“You-ness,” the creature said again. “That which makes you you.” He shook his head at Spock. “Again I ask, who are you?”
“I am Spock of Vulcan!” Spock said defiantly. He knew who he was and didn't need some strange older version of himself telling him he didn't.
“Only of Vulcan?” The creature said this as if it was a scientific anomaly. “Fascinating.”
“No!” Spock replied hurriedly. “Not only-”
“Yet this is the only planet you claim. And the only species you wish to be part of.”
“No.” This time he said it much calmer, realizing that the creature spoke truth. “I do wish to honor both my parents.” He blinked a few times and looked down at the floor, suddenly ashamed of his dismissal of his mother's side. “However human sentiments and emotions are harder to control.”
The creature closed his eyes and inclined his head in understanding. “Yes, they are. But with help you can find the right balance.” He stood slowly and started moving away from Spock, towards the back of the ship. “If you can find those who are willing to help.”
As the creature disappeared into the ship, Spock stood there, confused for a moment. He had never reached out for help before, and if that thing knew him at all, he would know that it was hard to do so. Feeling that there was nothing left here, Spock turned and started walking again, past the lift, and into another hall.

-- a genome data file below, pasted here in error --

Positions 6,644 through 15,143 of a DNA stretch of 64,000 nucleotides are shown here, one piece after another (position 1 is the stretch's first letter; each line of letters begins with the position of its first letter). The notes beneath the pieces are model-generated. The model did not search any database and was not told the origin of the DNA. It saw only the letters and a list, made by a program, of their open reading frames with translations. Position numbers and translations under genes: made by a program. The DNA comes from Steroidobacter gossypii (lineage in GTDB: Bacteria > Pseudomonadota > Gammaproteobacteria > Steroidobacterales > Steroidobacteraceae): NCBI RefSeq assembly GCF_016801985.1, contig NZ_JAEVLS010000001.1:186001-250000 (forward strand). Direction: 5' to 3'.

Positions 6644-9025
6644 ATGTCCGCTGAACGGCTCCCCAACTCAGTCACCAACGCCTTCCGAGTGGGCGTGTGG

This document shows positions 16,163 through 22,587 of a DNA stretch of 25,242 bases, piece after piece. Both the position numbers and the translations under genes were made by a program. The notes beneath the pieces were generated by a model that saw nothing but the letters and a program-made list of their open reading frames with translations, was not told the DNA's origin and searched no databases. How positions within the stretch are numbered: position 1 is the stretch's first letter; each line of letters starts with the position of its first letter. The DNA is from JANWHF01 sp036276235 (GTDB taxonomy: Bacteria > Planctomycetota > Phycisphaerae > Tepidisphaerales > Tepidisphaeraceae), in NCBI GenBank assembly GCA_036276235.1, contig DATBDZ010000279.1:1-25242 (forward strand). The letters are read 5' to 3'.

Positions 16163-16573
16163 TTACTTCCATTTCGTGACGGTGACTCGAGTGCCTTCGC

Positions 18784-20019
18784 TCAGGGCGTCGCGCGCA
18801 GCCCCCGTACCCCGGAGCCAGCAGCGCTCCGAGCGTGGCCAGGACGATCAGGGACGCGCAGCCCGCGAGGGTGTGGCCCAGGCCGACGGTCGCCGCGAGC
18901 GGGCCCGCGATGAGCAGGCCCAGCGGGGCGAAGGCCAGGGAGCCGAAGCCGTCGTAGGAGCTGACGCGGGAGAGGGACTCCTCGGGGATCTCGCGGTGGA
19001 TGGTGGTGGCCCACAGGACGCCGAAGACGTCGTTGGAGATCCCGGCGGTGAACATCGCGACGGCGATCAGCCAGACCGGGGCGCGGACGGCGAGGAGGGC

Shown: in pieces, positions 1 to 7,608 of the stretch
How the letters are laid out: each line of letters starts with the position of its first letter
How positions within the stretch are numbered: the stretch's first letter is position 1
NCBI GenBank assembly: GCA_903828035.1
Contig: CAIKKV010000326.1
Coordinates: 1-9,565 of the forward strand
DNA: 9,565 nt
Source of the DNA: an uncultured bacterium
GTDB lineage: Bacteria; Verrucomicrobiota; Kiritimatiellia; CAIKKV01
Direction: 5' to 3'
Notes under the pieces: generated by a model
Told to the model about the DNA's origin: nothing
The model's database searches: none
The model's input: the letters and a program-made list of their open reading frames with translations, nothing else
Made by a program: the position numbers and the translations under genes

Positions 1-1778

The science labs loomed ahead of him, looking more inviting than the entire rest of the ship. This was someplace he felt more at home, and Spock headed in that direction. He heard a commotion from inside one of the greenhouses and walked in, stepping straight into chaos.
A dark skinned woman dressed in a long red shaded gown was sitting on a bench, holding a red colored tabby cat and watching another woman, this one completely green with a riot of red hair, as she was picking plants in the corner. The dark skinned one looked up as Spock entered and stood, rushing over to him.
“Oh, you must be the escort. Are you going to wear that to the Queen's gathering? Shall I dress to match?”
A sudden pair of sheers was thrown at the dark skinned woman and she barely managed to duck in time as the green skinned one ran over. Spock knew in his mind instantly who these people were meant to be, and as Gaila threw another item at Uhura, he could only stand and watch.
“You promised that I would be able to go with the escort!”
“I am the Duchess, you are the servant! What I say goes because I'm higher than you!”
The cat, who seemed to be forgotten in the mess, walked over to Spock and sat down next to his feet. “Interesting day, ain't it?” he asked in a Scottish accent. “I wouldn't suggest staying here much longer, as all they ever do is argue about the room and men.”
Spock could only nod as he backed out of the room and looked at the cat. “So where do you suggest I go?”